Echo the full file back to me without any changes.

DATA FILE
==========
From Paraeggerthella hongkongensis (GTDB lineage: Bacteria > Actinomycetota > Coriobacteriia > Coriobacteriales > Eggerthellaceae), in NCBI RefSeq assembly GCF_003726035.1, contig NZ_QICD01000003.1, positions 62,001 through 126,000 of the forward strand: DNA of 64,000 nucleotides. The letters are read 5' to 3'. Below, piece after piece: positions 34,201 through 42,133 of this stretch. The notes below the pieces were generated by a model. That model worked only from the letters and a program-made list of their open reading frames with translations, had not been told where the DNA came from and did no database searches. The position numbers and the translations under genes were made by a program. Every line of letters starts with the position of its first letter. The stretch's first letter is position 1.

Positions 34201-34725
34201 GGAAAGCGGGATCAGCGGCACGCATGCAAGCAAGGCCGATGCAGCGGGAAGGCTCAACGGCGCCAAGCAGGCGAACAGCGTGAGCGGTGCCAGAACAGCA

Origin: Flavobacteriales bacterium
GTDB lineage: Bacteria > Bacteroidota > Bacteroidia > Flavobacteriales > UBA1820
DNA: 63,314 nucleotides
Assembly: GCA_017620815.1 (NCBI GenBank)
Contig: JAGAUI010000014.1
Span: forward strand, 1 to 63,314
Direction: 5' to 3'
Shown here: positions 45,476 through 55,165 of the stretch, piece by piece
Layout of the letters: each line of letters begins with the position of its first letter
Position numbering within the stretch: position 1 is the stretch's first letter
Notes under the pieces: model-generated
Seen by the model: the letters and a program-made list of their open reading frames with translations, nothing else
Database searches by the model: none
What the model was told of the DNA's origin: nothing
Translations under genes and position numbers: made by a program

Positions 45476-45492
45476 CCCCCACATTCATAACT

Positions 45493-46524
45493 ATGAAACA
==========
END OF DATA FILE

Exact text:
From Paraeggerthella hongkongensis (GTDB lineage: Bacteria > Actinomycetota > Coriobacteriia > Coriobacteriales > Eggerthellaceae), in NCBI RefSeq assembly GCF_003726035.1, contig NZ_QICD01000003.1, positions 62,001 through 126,000 of the forward strand: DNA of 64,000 nucleotides. The letters are read 5' to 3'. Below, piece after piece: positions 34,201 through 42,133 of this stretch. The notes below the pieces were generated by a model. That model worked only from the letters and a program-made list of their open reading frames with translations, had not been told where the DNA came from and did no database searches. The position numbers and the translations under genes were made by a program. Every line of letters starts with the position of its first letter. The stretch's first letter is position 1.

Positions 34201-34725
34201 GGAAAGCGGGATCAGCGGCACGCATGCAAGCAAGGCCGATGCAGCGGGAAGGCTCAACGGCGCCAAGCAGGCGAACAGCGTGAGCGGTGCCAGAACAGCA

Origin: Flavobacteriales bacterium
GTDB lineage: Bacteria > Bacteroidota > Bacteroidia > Flavobacteriales > UBA1820
DNA: 63,314 nucleotides
Assembly: GCA_017620815.1 (NCBI GenBank)
Contig: JAGAUI010000014.1
Span: forward strand, 1 to 63,314
Direction: 5' to 3'
Shown here: positions 45,476 through 55,165 of the stretch, piece by piece
Layout of the letters: each line of letters begins with the position of its first letter
Position numbering within the stretch: position 1 is the stretch's first letter
Notes under the pieces: model-generated
Seen by the model: the letters and a program-made list of their open reading frames with translations, nothing else
Database searches by the model: none
What the model was told of the DNA's origin: nothing
Translations under genes and position numbers: made by a program

Positions 45476-45492
45476 CCCCCACATTCATAACT

Positions 45493-46524
45493 ATGAAACA